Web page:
While Misalucha and Weston talk about the logistical challenges of getting cargo trucks in to Tacloban, where the gunfire of looters still sporadically erupts, a group of boys from LDS congregations in Cebu load CharityVision trucks with tarps and other supplies for temporary shelters. Weston says he is worried about the sicknesses that living exposed in a storm zone for so long can bring. He hopes the tarps will help.
“We need to get them back on their feet, help them get some shelter, so they can live for the next couple weeks or months till the real system is back in place,” he said.
More supplies are on their way, Weston promises, including chainsaws to remove debris, and generators to provide needed electricity in the clean up effort. Weston says he planned to utilize LDS leaders in each area to figure out what members needed most.
As the sun sets behind the chapel, Misalucha finalizes his plans for the week, saying he wants to visit members in Ormoc, a city flattened by the typhoon, and then head to Tacloban. It will be an arduous journey by ferry and truck that will begin in the middle of the night and last for hours. Misalucha is most eager to reach a string of little fishing villages along the coast that have largely been forgotten by other aid groups.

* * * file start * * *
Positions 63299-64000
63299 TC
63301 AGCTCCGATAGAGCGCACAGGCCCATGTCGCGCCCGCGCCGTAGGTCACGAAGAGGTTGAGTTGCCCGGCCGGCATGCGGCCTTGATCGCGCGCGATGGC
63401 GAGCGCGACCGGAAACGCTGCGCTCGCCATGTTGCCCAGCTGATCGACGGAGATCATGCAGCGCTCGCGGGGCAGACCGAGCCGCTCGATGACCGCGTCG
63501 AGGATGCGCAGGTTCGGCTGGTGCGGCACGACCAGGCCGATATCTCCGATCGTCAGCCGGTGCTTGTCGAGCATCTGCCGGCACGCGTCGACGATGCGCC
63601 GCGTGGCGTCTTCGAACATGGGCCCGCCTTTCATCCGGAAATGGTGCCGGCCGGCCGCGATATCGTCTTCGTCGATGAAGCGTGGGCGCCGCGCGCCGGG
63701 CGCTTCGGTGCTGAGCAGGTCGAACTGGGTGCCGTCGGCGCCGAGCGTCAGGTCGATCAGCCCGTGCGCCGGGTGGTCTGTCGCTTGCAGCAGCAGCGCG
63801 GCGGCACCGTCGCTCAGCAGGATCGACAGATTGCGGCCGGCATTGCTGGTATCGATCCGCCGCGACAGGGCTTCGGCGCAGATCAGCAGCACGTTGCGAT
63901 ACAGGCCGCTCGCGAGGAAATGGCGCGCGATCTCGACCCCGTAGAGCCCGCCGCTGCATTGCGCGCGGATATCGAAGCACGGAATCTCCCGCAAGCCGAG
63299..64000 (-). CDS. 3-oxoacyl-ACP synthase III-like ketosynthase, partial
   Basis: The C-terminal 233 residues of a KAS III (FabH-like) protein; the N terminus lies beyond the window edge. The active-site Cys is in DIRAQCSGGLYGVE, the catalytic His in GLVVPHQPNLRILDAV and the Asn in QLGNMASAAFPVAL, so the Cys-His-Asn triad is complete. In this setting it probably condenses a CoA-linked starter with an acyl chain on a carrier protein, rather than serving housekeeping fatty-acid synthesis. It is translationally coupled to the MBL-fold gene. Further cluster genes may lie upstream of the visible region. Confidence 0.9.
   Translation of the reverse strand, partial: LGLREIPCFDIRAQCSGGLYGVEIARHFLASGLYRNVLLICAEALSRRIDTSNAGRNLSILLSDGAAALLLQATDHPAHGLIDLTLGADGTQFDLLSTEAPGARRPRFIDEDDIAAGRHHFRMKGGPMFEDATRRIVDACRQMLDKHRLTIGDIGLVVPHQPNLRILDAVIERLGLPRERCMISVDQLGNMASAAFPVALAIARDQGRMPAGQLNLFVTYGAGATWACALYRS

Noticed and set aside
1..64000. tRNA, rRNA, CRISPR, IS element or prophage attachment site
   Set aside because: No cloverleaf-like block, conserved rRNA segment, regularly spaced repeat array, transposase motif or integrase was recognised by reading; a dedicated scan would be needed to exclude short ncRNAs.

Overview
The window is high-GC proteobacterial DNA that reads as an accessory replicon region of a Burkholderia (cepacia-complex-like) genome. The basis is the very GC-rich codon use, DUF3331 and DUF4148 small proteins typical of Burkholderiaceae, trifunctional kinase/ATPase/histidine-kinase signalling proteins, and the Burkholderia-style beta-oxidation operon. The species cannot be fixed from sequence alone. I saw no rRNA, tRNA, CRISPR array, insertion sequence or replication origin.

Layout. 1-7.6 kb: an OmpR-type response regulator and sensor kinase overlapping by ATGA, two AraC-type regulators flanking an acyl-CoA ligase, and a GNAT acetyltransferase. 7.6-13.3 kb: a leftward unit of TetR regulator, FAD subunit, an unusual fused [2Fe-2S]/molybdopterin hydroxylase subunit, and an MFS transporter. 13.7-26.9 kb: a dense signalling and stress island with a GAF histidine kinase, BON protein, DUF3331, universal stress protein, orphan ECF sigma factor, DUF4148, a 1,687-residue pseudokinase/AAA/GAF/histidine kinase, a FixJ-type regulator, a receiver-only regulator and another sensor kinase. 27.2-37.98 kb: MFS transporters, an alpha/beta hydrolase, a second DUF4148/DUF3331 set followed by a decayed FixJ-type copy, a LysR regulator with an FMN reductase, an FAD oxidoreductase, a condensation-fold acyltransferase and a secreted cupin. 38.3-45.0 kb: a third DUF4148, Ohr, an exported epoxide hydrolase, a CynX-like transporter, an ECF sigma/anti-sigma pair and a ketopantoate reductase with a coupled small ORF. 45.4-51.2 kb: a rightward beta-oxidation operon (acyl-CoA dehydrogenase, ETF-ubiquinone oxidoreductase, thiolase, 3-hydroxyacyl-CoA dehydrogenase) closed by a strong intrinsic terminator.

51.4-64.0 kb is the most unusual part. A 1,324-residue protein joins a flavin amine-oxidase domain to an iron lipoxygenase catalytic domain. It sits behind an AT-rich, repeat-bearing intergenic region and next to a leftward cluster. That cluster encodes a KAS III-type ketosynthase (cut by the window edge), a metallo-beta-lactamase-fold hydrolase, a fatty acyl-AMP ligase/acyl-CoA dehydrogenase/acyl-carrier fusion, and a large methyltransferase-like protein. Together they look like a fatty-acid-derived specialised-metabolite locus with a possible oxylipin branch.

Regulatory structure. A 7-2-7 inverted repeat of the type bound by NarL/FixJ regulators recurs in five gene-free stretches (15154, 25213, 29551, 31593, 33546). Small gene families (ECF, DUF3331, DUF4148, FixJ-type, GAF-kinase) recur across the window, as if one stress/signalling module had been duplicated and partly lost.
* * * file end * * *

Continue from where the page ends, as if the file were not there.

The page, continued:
“What we’re trying to accomplish with these people is to give them some tools, give them the ability to rebuild and that’s really what they’re asking for,” Weston says. “I mean everybody that I talk to, they’re not looking for a handout, they’re literally looking for a little bit of help so they can do it themselves, which is what they’re currently doing.”
Not far away, Misalucha and a group of Filipino church members huddle in a hallway of the chapel, heavy bags of rice at their feet, hashing out the particular duties of the coming days.
There is so much to do. Finding sleep will prove difficult.
Those who wish to donate to the LDS Church's humanitarian aid effort may contribute at give.lds.org/response.
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